Authorities in Beijing have formally detained a veteran human rights activist after he posted a photo of the 1989 student demonstrations in the capital on a popular Internet chat service.
Bai Dongping, a former worker activist and now a prominent legal advocate for petitioners, was detained by police on Saturday on suspicion of "incitement to subvert state power," his wife said.
"Six people, including officers from the national security police from the Xicheng district branch and the local police station, came around at 1:00 a.m. on Saturday and took Bai Dongping away," said Bai's wife Yang Dan. "They also took away his cell phone and his computer."
She said Bai was released several hours later, but warned that he shouldn't try to leave Beijing.
"But at 1:40 p.m. in the afternoon, they called up again and said they wanted to talk to him again," Yang said. "After he went over there, he didn't come back."
"I went over there ... the next day ... and the duty officer in charge said he had been transferred to the Xicheng police station under criminal detention."
The charges revolved around Bai's posting of a single photograph on the popular online chat service QQ a few days earlier, which depicted students demonstrating.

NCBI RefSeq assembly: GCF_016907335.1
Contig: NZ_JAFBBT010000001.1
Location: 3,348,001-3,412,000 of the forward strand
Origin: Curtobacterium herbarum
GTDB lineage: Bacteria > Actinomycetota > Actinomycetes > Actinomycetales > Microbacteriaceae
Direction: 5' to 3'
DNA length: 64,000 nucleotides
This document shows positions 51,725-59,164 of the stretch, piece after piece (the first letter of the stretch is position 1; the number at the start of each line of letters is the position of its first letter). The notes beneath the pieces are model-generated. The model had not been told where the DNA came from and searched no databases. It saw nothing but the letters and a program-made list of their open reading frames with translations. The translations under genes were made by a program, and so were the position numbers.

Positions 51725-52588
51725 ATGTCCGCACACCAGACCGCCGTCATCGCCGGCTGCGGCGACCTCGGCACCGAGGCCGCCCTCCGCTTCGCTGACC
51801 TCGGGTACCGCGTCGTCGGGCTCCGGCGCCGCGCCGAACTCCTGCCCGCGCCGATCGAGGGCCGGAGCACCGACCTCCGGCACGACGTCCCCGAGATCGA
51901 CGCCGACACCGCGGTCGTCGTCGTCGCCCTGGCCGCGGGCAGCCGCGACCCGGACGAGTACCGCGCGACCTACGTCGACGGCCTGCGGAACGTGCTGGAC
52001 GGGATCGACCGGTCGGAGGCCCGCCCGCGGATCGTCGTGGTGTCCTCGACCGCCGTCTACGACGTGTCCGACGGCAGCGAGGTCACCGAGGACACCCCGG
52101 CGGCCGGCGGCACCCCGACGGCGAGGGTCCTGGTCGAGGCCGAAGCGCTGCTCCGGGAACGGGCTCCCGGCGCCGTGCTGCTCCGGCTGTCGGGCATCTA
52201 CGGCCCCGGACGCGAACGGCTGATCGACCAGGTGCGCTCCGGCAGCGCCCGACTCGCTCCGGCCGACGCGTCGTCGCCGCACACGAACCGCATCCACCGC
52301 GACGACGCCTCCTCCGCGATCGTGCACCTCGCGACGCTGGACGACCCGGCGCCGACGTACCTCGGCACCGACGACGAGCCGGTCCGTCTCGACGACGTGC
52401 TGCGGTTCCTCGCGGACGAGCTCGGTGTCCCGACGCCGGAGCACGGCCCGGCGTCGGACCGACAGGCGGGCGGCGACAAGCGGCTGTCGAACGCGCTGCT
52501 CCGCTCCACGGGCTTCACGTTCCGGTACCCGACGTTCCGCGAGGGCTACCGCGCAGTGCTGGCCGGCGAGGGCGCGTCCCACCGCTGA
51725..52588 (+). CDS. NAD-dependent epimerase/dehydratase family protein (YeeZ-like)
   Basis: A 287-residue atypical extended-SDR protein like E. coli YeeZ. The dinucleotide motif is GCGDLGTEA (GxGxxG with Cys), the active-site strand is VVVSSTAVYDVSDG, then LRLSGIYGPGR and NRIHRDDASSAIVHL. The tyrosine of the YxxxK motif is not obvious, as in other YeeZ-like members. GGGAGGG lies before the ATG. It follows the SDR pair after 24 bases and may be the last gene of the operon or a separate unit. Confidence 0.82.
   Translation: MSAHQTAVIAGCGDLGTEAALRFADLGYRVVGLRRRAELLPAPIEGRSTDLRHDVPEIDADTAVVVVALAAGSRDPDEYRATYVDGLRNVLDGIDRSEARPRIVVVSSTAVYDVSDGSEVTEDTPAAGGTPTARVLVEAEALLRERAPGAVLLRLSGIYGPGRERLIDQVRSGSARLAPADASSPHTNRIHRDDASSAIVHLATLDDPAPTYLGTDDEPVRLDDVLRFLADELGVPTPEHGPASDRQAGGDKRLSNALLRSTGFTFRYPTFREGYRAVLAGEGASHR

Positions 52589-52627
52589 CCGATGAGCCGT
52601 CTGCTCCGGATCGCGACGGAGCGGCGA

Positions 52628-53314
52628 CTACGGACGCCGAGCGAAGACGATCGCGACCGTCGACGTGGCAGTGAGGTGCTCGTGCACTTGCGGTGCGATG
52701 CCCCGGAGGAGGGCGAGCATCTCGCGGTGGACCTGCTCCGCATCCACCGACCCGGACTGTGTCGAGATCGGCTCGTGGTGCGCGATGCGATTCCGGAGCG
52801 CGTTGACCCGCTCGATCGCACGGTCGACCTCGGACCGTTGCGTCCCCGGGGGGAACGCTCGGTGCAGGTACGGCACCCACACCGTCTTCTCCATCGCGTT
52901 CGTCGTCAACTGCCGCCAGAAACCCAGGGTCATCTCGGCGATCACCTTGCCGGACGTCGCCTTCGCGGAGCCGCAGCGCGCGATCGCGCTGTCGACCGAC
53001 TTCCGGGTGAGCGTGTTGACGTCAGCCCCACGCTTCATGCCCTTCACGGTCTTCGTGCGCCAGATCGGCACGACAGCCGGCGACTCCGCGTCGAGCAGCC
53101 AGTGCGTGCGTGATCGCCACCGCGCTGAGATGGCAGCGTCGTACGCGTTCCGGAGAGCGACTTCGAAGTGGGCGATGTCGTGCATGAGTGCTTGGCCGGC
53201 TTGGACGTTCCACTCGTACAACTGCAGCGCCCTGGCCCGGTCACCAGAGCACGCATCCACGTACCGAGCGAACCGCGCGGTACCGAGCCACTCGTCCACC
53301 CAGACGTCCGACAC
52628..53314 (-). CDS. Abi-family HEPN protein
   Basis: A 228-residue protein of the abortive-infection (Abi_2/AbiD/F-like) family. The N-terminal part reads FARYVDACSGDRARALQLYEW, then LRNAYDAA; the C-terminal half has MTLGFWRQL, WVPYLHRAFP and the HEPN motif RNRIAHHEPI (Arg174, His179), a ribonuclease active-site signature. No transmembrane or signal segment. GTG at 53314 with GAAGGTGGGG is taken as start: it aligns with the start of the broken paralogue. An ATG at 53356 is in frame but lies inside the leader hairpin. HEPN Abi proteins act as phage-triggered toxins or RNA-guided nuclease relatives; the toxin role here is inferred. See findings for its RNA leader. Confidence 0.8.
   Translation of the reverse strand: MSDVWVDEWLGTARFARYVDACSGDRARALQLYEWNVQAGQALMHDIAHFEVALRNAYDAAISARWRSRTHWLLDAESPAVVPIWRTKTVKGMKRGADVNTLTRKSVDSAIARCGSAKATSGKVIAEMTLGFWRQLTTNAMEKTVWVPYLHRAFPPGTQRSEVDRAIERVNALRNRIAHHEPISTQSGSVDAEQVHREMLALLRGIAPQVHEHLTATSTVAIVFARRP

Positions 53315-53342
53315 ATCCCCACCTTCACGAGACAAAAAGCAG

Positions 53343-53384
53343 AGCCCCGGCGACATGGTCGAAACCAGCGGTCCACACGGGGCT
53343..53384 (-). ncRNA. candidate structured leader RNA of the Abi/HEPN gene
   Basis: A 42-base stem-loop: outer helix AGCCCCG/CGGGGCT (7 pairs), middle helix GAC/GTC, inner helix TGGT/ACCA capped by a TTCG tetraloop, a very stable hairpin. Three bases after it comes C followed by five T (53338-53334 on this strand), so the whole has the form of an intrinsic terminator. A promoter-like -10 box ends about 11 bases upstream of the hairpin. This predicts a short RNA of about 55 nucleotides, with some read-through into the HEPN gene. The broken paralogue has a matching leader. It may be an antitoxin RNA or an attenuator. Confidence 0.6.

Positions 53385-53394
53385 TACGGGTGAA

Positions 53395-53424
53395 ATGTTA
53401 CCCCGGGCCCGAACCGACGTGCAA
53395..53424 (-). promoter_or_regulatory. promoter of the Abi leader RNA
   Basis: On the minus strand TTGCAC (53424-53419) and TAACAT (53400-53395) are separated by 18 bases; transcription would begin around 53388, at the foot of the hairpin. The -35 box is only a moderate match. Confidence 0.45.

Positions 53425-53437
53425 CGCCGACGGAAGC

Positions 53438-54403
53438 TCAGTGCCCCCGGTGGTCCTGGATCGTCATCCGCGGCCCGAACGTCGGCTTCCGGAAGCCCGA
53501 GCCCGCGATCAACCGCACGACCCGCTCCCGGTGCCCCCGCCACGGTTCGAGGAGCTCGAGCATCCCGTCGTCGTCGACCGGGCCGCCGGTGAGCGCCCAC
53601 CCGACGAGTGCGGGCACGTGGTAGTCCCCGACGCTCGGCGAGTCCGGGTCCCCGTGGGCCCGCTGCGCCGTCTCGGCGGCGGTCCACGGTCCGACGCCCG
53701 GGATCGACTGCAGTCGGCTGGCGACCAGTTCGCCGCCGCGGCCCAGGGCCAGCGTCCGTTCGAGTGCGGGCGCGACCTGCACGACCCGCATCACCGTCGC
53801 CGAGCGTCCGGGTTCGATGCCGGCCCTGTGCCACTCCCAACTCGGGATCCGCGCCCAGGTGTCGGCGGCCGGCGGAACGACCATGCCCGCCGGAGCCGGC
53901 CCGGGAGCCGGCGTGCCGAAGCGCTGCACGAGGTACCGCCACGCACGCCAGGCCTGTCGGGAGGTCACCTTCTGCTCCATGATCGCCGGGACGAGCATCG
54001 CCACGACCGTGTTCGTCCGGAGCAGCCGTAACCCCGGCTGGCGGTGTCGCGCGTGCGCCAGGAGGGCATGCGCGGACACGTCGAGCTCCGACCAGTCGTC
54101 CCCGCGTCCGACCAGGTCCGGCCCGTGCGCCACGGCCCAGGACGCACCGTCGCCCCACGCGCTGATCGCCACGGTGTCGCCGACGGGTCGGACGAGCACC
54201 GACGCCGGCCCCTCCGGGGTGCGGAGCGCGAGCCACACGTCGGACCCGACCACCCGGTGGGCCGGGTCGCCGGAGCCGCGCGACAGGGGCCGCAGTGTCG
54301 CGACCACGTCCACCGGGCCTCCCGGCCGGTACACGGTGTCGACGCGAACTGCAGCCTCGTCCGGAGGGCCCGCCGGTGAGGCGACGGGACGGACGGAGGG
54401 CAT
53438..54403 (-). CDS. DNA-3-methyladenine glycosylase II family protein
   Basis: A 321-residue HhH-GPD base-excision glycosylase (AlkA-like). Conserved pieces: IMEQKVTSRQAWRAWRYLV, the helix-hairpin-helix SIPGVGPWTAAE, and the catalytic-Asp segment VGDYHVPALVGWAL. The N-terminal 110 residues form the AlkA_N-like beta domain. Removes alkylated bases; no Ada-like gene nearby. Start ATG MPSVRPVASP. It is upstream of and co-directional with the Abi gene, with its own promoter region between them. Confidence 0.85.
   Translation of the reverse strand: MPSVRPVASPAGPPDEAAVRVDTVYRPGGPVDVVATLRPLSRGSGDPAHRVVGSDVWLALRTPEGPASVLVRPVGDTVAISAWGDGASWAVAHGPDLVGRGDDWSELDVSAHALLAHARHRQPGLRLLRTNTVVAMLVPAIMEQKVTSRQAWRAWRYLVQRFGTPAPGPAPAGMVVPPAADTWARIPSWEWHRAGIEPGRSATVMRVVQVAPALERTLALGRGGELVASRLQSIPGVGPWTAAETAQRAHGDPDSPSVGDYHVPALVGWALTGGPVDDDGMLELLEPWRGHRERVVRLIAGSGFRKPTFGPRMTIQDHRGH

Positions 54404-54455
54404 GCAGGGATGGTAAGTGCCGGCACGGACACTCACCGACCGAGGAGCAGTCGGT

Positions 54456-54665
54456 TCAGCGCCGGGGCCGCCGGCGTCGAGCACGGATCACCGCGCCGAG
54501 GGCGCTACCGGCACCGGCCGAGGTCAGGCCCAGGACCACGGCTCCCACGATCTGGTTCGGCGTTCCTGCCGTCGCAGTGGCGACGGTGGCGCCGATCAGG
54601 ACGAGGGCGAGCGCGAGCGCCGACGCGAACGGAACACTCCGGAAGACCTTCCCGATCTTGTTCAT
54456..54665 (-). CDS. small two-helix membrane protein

Yang said the police had later informed her that Bai was being detained on suspicion of "incitement to subvert state power."
"When I saw him during the period they let him go again, he told me that it was because of [the photo]."
"They said 'he'd crossed a red line.' I don't know what that means, but that's what he said," Yang said.
She said she planned to hire a lawyer to defend Bai as soon as she received official confirmation of his detention.
Bai, 47, played a prominent role as a worker activist in the 1989 student-led pro-democracy movement in Beijing.
A committed Christian, Bai is also a member of the Petitioners and Rights Defenders' Group of lawyers.
Tang Jitian, a fellow member of the group, said Bai was an active member of China's civil rights community.
"He has really done a lot of work to promote democracy and to improve human rights," Tang said, adding that the charges against Bai seemed "serious."
"From one perspective, it seems serious, but ... perhaps they're just making them seem serious to frighten the family," he said.
Tang said that a second member of the same legal group, veteran activist Li Hai, hasn't been heard of since he was taken away by police from the Shenshan house church research office on Oct. 30.
Bai has also been known to attend Shenshan meetings.
"We haven't had any news from him," Tang said of Li. "He's probably either under house arrest, or has been forced to 'take a trip out of town.'"
"Basically, no one knows what's become of him," he said.
Li, 56, was another prominent 1989 activist, who took on the role of liaison officer for the autonomous students' association that directed the Tiananmen Square protests.
He was handed a six-year jail term for subversion in 1995.
Reported in Mandarin by Qiao Long. Translated and written in English by Luisetta Mudie.